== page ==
Microfinance lending survives, diversifies, despite Eurozone crisis

CGAP’s take on development finance is generally a bit too abstract for me, but its recent report, “How Have Market Challenges Affected Microfinance Investment Funds?” has some interesting nuggets. To me, the main takeaways are these:

Total assets of the 10 largest Microfinance Investment Vehicles (MIVs) grew by 7.2 percent in 2011, above the 4.1 percent growth rate in 2010, but still below precrisis levels (e.g., 31 percent in 2008 and 23 percent in 2009)…Although support from investors remained relatively strong, some fund managers interviewed noted that raising private investor capital has become more challenging, mostly due to the negative developments and publicity in several microfinance markets, as well as economic weakness in several European economies.


The SMX Index showed about the same returns in 2011 as in 2010, at 2.5 percent for U.S. dollars and 2.6 percent for euro investments. These are well below that of earlier years when returns of 5 percent were feasible. Nonetheless, the 2011 yields still provide a risk premium above the six-month LIBOR (0.7 percent) and the six-month EURIBOR
(1.6 percent).

Notice the absence of the B-word: BUBBLE. I don’t expect these fund managers to tell CGAP that part of the growth in pre-crisis years was indeed a bubble but anyone who was anywhere near this scene during that period would be kidding himself to deny that the growth wasn’t fueled at least in part by outsized hype. Next up:

This increase in growth rates is mainly driven by the increased microfinance institution (MFI) demand for capital, particularly for local currency loans…several of the largest MIV managers now have a third of their global portfolios effectively in local currency, and some have significantly higher levels (e.g., Oikocredit at 56 percent). Some MIVs and Development Financial Institutions (DFIs) have made it a deliberate strategy to provide local currency funding in poorer and less developed regions, such as SSA. For instance, 72 percent of Triodos’s debt portfolio in SSA is in local currency, compared to 38 percent of its global portfolio. Some DFIs, such as AfD and IFC, have 100 percent of their SSA debt portfolio effectively in local currency.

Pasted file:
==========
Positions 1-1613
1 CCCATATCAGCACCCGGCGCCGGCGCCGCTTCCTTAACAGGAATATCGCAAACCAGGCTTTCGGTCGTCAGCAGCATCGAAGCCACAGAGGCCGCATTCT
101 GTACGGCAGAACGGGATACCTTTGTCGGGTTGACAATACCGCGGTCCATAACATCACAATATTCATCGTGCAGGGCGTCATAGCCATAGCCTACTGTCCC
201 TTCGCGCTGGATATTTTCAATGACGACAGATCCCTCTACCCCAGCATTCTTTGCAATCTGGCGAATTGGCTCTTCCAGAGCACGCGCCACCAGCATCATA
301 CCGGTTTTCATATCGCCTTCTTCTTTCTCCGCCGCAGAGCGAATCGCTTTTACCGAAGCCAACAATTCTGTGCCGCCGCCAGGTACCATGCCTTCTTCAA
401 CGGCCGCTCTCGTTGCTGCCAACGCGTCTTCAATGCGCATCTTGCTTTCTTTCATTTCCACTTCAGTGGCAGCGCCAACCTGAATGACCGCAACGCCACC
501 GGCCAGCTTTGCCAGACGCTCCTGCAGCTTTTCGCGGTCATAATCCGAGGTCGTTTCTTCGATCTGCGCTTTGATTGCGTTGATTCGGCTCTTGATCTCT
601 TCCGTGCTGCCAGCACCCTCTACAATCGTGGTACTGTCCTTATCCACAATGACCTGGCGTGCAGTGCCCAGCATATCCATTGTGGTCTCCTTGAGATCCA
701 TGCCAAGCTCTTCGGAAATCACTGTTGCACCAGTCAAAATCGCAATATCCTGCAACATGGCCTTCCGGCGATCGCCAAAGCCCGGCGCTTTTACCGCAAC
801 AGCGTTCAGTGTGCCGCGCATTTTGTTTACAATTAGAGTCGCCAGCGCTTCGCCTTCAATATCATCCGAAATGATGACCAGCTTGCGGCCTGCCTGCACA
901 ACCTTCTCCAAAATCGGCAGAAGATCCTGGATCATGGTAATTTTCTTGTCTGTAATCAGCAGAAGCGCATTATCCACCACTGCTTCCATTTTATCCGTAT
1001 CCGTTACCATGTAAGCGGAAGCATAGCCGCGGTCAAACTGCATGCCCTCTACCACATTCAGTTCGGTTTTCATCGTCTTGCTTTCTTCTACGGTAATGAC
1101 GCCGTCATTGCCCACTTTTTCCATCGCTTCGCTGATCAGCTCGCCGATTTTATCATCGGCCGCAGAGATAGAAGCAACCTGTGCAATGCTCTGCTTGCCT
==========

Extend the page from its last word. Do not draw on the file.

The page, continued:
This is a positive development insofar as actually helping underserved markets to develop. But one of the big obstacles to reaching critical mass in local currency lending was the absence of an effective hedging mechanism for lenders (and by “effective”, I do not mean a government-subsidized backstop). This too it seems is evolving:

Some MIVs (e.g., Triodos, Regmifa, Fefisol) can or are already taking open foreign exchange positions to support MFIs with local currency capital where market hedges don’t exist. Generally, such exposures are limited to a small portion of the MIV’s assets or have other mitigating protection.

Small is better than nothing. Five years ago, an MIV taking an open FX position in these countries was unheard of. Finally:

Investment managers expect further increase of MFI demand in 2012 and improved growth compared to 2011. They also expect further expansion into underserved markets and more focus on equity investments. MIV managers project increased diversification of their portfolios into other impact investing fields, such as agricultural finance and small and medium enterprise finance, while recognizing that the expansion into these areas will proceed at a slower pace.

Summary page here, full report here.

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